Families throughout the Pacific Northwest rely on Seattle Children’s to keep their children healthy and safe. Seattle Children’s ranks among the top 50 children’s hospitals in the country, and among the Top 3 in the Pacific region (Alaska, California, Hawaii, Oregon and Washington), according to U.S. News & World Report. The nurses and other hospital staff that have committed their lives to taking care of the region’s children are paramount in fulfilling this mission.
However, according to a recent WSNA report, the growing nurse vacancy rate is making the hospital’s mission more challenging. The vacancy rate went from 5% as of Dec. 28, 2020, to 19% as of Jan 31, 2022, according to Seattle Children’s data
|Date of data snapshot||% posted vacancy|
Seattle Children’s is now short approximately 395 permanent nurses, which is concerning.
Like many hospitals with a staffing crisis, Seattle Children’s has responded by increasing its reliance on travel RNs—nurses who work on short term contracts away from home at significantly higher wage rates. The hospital also offers newly hired nurses hiring bonuses ($10,000-$20,000) while providing nothing to retain experienced nurses.
Given the cost of finding new nurses and paying travel nurse wages, retaining nurses through meaningful wage increases makes more financial sense. An investment in the permanent staff nurses—local residents who have made long-term commitments to the region’s children—is both an ethical and financially prudent decision.
Here’s a look why:
Seattle Children’s Hospital spent $52 million on travel nurses over the past two and-a-quarter years; $30 million in the last two quarters alone, according to information released by the hospital.
While the rate for travel nurses varies, UW Medicine cited the average rate to be about $174 an hour (including agency fees), according to a fiscal note released Feb. 25, 2022, for HB 1868. The average wage for permanent nurses at Seattle Children’s is less one-third of what a travel nurse costs the hospital.
To put the cost of travel nurses in perspective, if Seattle Children’s gave every permanent nurse a 44% raise, it would still not match the projected annual expense for travel nurses ($59 million).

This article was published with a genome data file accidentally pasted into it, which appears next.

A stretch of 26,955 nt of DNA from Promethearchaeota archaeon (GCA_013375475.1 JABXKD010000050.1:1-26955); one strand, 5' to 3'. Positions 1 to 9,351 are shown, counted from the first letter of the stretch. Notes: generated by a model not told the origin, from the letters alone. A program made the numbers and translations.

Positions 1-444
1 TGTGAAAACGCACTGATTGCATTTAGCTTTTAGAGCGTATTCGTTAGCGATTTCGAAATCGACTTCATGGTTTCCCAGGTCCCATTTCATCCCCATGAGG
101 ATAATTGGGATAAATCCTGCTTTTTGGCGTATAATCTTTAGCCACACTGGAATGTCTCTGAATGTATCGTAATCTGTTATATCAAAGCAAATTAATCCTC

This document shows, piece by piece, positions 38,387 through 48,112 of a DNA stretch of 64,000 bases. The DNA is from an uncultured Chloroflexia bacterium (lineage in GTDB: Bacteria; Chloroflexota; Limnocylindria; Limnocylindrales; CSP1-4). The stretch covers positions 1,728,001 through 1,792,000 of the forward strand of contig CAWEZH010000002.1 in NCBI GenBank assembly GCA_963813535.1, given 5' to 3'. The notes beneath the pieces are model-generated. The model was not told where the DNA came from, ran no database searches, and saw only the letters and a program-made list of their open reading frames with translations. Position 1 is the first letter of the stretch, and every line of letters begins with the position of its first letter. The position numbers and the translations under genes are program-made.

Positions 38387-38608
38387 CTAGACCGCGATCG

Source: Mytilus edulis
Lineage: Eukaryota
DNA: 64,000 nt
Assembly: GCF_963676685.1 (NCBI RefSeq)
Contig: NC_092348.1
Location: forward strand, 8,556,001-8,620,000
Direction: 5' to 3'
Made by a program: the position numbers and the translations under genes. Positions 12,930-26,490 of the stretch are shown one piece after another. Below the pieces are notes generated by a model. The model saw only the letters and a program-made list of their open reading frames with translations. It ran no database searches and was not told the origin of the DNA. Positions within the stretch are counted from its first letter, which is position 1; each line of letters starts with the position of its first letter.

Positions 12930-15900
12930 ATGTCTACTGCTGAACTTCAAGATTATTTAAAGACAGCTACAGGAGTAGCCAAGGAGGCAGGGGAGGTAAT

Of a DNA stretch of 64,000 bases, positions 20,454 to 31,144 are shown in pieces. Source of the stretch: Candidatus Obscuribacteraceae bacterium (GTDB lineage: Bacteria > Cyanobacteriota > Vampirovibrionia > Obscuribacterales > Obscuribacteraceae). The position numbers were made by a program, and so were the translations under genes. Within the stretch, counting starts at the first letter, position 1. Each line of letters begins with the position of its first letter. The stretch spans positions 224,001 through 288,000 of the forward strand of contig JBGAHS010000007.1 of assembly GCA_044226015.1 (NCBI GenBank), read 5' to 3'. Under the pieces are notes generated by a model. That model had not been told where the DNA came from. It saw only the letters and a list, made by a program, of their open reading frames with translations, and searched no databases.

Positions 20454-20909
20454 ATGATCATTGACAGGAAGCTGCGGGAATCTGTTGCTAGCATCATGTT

SCH’s travel nurse expense averaged $3.2 million per quarter from the beginning of 2020 through 2021 Q3. In 2021 Q4 and 2022 Q1 this expense rose sharply to $12.2 million and $17.3 million respectively. To illustrate this steep increase, SCH spent $15 million more on travel RNs in the first three months of 2022 than the same period in 2021.
Nurses across the country have been retiring early or leaving the profession due to burnout after two years of providing care during a pandemic, and many others are choosing to exercise their market power and find jobs at higher-paying hospitals.
At Lucille Packard Children’s Hospital at Stanford University, for example, entry -level nurses make $78 an hour, more than twice as much as the $36 an hour they earn at Seattle Children’s. Seattle Children’s nurses also have the option to take their own lucrative travel assignments both in local hospitals and out of state where they can make upwards of $150 per hour.
"Higher wages at SCH translate to an investment in staff, an investment in our communities, and an investment in our patients,” WSNA wrote in its latest bargaining update.
*From University of Washington Fiscal Note regarding HB 1868. Rate includes agency fees, which do not go to nurses.